|Dangerous Sim Crossings: Framing the Second Life art machinima|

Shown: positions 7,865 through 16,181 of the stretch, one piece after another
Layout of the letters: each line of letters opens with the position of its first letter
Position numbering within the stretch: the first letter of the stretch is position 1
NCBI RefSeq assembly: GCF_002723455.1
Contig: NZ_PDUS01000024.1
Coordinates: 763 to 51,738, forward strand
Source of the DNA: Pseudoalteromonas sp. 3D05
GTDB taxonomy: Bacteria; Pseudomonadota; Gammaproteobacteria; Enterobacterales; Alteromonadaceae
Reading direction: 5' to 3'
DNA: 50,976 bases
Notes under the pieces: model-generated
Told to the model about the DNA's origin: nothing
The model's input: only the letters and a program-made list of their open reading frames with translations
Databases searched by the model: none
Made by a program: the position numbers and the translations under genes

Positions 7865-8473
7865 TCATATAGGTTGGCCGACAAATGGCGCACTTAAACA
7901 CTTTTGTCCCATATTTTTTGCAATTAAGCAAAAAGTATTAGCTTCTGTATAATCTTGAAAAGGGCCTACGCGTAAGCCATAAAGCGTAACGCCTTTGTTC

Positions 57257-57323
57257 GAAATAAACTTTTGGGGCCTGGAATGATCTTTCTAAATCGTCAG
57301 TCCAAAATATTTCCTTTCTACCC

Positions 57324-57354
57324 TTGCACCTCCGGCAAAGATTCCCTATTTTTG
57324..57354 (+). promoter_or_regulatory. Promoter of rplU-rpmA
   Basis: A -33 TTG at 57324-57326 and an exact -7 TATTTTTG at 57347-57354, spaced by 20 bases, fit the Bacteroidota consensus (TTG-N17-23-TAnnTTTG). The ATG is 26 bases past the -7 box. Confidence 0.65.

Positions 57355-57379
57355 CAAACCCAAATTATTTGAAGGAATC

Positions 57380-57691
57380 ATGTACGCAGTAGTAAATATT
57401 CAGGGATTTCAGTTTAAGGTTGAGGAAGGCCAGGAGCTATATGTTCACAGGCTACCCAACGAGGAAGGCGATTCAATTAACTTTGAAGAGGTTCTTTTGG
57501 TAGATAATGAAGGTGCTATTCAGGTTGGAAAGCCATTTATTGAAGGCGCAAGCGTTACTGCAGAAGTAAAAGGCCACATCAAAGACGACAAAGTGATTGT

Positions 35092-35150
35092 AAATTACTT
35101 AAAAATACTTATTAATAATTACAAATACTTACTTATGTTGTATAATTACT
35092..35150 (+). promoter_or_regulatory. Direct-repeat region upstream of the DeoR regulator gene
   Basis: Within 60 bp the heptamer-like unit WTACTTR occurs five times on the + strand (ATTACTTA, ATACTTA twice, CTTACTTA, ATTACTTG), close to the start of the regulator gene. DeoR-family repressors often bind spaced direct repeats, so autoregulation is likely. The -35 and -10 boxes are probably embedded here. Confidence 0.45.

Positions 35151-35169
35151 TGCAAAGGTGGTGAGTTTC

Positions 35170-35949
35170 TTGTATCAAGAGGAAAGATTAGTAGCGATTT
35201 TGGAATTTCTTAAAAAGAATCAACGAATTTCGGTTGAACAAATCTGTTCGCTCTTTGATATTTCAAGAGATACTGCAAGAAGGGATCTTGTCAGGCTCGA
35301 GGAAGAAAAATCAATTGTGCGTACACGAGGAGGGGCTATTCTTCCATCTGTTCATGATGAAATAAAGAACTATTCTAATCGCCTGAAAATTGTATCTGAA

Over the past few years, a genre of machinima has focused on the three-dimensional artwork created inside Second Life. In making these builds and environments visible to outsiders, machinima, which like all film is essentially two-dimensional, frames a 3D experience that is without frame or fixed point of view, despite efforts to represent its rotundity. When avant-garde filmmaker Peter Greenaway was asked to be a judge of the films made for the University of Western Australia's third machinima challenge (May 2011), he urged its filmmakers to dispense with frame, actor, text and camera by rejecting the conventional diegesis of cinema (which hides frame and flatness) and foregrounding image and impact. This essay focuses on concepts of the frame, the parergon, but also the synergy between artists and filmmakers in Second Life, emphasizing the open platform of a virtual world that encourages individual building, much like iClone and Moviestorm, while offering the important social interaction of artist and filmmaker that those independent platforms do not.